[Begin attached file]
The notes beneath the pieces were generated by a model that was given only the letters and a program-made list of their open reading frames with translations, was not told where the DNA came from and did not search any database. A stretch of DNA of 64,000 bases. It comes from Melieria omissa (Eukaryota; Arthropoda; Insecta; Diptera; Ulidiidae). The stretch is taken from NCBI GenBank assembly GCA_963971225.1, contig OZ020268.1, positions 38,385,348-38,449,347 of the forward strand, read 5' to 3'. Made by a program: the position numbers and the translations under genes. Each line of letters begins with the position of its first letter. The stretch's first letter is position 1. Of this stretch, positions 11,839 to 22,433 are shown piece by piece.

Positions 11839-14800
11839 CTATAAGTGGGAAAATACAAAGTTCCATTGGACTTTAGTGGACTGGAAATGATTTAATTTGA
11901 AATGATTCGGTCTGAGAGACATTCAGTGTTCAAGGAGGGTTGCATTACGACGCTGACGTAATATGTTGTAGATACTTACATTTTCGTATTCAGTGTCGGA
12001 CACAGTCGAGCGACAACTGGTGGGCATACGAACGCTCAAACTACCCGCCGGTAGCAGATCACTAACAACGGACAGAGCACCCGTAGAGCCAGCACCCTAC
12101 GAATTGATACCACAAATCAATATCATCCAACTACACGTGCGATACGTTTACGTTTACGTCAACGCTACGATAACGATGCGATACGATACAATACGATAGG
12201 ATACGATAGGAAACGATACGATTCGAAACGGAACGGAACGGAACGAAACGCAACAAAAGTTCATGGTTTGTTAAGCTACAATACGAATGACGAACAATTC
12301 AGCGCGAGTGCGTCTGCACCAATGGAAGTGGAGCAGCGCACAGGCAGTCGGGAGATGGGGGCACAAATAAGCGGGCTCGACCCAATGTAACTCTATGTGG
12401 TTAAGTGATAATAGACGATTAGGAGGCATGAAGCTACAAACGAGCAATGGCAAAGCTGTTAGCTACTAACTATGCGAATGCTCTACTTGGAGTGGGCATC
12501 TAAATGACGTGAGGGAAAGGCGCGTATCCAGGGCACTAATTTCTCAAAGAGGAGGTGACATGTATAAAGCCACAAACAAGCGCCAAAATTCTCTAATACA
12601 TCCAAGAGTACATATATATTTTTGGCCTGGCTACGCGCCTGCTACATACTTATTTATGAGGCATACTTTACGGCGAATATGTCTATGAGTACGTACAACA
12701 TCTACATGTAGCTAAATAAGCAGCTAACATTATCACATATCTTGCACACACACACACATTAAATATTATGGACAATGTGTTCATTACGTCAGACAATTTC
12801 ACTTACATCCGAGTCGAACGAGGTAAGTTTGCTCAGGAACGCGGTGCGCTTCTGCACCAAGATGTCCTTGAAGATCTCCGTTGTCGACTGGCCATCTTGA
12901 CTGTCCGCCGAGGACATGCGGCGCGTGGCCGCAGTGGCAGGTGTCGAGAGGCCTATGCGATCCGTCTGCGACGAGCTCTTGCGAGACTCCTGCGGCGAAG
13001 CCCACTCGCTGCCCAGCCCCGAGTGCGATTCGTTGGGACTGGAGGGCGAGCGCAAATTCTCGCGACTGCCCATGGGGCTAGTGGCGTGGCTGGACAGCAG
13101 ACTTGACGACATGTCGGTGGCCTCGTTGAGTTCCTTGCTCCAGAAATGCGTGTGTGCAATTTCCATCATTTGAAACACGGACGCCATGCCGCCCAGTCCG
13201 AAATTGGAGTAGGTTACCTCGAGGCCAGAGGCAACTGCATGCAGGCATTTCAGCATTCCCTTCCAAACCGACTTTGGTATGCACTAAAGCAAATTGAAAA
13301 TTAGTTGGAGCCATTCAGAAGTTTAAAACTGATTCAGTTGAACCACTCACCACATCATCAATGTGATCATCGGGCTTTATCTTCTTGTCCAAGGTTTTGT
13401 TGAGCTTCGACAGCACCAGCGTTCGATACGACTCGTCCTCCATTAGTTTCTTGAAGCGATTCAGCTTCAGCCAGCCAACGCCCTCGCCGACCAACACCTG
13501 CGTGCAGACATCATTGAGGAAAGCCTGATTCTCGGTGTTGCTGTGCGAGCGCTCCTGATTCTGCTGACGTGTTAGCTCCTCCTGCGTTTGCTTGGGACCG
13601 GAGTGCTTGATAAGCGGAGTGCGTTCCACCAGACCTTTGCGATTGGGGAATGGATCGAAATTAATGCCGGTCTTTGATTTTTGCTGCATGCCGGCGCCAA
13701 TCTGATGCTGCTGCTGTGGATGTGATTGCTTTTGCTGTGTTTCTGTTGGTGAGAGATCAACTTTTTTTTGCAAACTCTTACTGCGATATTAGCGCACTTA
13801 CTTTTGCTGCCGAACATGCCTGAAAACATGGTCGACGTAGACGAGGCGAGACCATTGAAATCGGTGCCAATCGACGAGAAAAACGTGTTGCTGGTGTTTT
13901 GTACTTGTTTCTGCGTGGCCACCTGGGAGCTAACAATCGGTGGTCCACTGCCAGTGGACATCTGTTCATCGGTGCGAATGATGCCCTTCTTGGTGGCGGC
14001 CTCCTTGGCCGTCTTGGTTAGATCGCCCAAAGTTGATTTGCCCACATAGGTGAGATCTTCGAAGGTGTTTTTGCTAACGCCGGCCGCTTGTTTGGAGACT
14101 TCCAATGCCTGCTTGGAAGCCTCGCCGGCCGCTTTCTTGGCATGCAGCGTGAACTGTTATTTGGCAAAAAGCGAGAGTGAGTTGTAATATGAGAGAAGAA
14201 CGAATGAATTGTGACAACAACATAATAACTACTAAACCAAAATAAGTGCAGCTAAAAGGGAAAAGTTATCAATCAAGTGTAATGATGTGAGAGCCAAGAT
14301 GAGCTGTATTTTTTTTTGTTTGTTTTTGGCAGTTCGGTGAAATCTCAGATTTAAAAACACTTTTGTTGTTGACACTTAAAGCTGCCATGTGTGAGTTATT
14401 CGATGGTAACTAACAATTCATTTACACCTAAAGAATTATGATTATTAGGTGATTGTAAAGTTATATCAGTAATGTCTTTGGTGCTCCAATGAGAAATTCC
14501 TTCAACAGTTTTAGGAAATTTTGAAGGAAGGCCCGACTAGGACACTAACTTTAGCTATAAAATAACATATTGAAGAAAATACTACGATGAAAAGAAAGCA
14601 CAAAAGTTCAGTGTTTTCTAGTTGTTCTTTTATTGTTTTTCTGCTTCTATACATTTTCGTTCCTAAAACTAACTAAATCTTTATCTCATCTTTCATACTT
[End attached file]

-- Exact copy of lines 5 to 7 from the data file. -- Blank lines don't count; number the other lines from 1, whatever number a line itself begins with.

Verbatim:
12001 CACAGTCGAGCGACAACTGGTGGGCATACGAACGCTCAAACTACCCGCCGGTAGCAGATCACTAACAACGGACAGAGCACCCGTAGAGCCAGCACCCTAC
12101 GAATTGATACCACAAATCAATATCATCCAACTACACGTGCGATACGTTTACGTTTACGTCAACGCTACGATAACGATGCGATACGATACAATACGATAGG
12201 ATACGATAGGAAACGATACGATTCGAAACGGAACGGAACGGAACGAAACGCAACAAAAGTTCATGGTTTGTTAAGCTACAATACGAATGACGAACAATTC